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Study: Digital Mammography Better Than Standard Mammography at Detecting Breast Cancer in Some Women (dateline September 23, 2005)

Digital mammography may detect breast cancer more accurately than standard film-based mammography in certain women, according to preliminary results of a study funded by the U.S. National Cancer Institute (NCI). The study found that women with dense breasts, those who are pre- or perimenopausal (women who had a last menstrual period within 12 months of their mammograms), or those who are younger than age 50 may benefit from having a digital rather than a film mammogram. However, digital mammography does not appear to be more effective in other women.

"These results will give clinicians better guidance and greater choice in deciding which women would benefit most from various forms of mammography," said senior author, Etta Pisano, MD, of the University of North Carolina at Chapel Hill, in an NCI news release.

To conduct the Digital Mammographic Imaging Screening Trial (DMIST), Dr. Pisano and her colleagues gave 49,528 American and Canadian women with no signs or symptoms of breast cancer both digital mammography and film mammography examinations. Two different radiologists independently reviewed each of the examinations. Confirmation of breast cancer or absence of the disease was determined through available breast biopsy information within 15 months of a woman's entry into the study or through follow-up mammography ten months or later after study entry.

According to the study results, digital and standard film mammography had similar accuracy rates for many women. However, digital mammography was significantly better at screening women in any of the following categories:

  • under age 50, regardless of what level of breast tissue density they had
  • of any age with very dense or extremely dense breasts
  • pre- or perimenopausal women of any age (defined as women who had a last menstrual period within 12 months of their mammograms)
The study showed no benefit for post-menopausal women over age 50 who did not have dense breast tissue.

Study results were announced in September 2005 at a meeting of the American College of Radiology Imaging Network (ACRIN) in Pentagon City, Virginia, and were available in the September 16, 2005 online edition of The New England Journal of Medicine. The study will appear in the October 27, 2005 print edition of the journal.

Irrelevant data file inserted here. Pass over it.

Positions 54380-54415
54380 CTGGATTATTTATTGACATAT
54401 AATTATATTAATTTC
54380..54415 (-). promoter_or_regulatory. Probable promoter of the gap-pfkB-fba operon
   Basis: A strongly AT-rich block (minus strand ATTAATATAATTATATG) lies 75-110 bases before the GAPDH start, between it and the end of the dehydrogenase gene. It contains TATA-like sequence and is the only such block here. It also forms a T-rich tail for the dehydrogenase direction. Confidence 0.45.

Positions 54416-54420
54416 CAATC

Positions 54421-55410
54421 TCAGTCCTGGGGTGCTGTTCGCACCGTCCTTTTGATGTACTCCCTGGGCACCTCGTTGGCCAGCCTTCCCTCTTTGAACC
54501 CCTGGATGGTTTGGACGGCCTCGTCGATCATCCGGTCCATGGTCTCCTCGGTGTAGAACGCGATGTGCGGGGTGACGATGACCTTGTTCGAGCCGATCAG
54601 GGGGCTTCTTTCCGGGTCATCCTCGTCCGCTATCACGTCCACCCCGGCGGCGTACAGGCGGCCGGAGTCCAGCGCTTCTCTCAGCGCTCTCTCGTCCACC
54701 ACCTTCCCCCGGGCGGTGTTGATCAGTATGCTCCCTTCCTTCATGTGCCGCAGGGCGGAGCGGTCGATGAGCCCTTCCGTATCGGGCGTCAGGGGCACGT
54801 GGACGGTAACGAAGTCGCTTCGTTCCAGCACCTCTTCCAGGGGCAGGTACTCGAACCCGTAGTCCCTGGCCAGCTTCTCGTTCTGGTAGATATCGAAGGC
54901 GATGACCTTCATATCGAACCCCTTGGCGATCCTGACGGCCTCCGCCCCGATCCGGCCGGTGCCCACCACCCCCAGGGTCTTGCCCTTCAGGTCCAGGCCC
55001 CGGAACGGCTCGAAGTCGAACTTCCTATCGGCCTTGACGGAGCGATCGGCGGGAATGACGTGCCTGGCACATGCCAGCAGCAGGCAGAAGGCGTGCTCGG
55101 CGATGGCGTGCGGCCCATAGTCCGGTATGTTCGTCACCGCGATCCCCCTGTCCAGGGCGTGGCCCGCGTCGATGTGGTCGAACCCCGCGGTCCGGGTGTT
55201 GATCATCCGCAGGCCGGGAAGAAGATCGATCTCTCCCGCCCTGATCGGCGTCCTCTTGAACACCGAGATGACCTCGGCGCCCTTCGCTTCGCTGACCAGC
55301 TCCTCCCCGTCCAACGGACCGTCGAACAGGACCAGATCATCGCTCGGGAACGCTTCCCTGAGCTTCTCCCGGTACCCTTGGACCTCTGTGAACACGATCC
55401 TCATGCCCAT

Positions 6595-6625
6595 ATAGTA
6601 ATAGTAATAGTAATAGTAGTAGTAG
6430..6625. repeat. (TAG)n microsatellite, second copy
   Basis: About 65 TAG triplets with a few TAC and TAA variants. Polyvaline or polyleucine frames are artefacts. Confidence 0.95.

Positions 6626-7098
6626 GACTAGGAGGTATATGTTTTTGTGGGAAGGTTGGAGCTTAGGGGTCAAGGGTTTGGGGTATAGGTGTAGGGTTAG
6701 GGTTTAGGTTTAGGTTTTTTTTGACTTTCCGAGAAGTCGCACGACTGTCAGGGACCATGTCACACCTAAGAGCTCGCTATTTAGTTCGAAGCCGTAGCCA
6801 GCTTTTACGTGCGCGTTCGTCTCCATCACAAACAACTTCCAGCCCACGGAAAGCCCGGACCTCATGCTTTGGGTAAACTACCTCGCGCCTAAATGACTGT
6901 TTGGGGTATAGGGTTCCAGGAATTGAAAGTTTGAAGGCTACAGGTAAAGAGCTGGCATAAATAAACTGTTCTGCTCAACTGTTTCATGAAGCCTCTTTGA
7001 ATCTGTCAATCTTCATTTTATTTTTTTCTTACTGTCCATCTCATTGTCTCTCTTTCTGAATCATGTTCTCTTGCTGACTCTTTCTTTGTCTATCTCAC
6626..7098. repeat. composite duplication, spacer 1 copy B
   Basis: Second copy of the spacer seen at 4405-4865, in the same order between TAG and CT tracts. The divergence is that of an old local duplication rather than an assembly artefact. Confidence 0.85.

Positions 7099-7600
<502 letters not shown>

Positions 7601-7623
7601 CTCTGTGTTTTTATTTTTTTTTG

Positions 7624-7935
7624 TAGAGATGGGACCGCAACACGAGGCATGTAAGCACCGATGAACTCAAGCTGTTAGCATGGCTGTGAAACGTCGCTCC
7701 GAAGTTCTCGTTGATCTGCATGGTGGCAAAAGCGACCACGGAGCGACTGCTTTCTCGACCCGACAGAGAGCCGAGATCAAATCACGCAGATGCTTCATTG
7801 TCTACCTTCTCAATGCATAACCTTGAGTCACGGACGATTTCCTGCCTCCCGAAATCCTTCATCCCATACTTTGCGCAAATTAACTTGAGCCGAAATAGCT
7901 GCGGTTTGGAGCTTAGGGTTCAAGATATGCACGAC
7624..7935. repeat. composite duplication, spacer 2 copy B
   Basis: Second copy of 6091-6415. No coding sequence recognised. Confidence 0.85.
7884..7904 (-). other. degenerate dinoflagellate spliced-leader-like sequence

Digital (computerized) mammography is similar to standard mammography in that x-rays are used to produce detailed images of the breast. While x-ray films are produced with standard mammography, with digital mammography, the breast image is captured using a special electronic x-ray detector, which converts the image into a digital picture for review on a computer monitor. The digital mammogram is then stored on a computer. With digital mammography, the magnification, orientation, brightness, and contrast of the image may be altered after the exam is completed to help the radiologist more clearly see certain areas.

Standard film mammography detects about 85% of all breast cancers. However, mammography can be more difficult on women with dense breast tissue, which can obscure breast cancer on traditional mammogram films. With digital mammography, physicians are able to manipulate breast images, and as the current study suggests, this could lead to the more accurate detection of breast cancer in women with dense breast tissue. Younger women are more likely than older women to have dense breast tissue.

"This digital mammography study demonstrates how new technologies are expanding our ability to detect breast cancer earlier in more women. The study corroborates NCI's commitment to exploring advanced technologies in a wide range of clinical applications and the critical role they can play in making cancer a manageable disease," said NCI Director Andrew C. von Eschenbach, MD, in the NCI news release.

According to the NCI, General Electric Medical Systems, Fuji Medical Systems, Fischer Imaging, and Hologic digital mammography systems were each tested in the study. All systems except for the Fuji system are approved by the U.S. Food and Drug Administration and are available for clinical use in the United States.

Additional Resources and References

  • The study, Diagnostic Performance of Digital versus Film Mammography for Breast Cancer Screening - The Results of the American College of Radiology Imaging Network (ACRIN) Digital Mammographic Imaging Screening Trial (DMIST) was published in the September 16, 2005 online edition of The New England Journal of Medicine and will appear in the October 27, 2005 print edition.
  • This article references the National Cancer Institute news release, "Digital Mammography Trial Results Announced: Women with Dense Breasts, Women Younger than 50, and Those Who are Perimenopausal May Benefit from Digital Mammograms,"
  • To learn more about digital mammography, please visit
  • For general information on mammography, please visit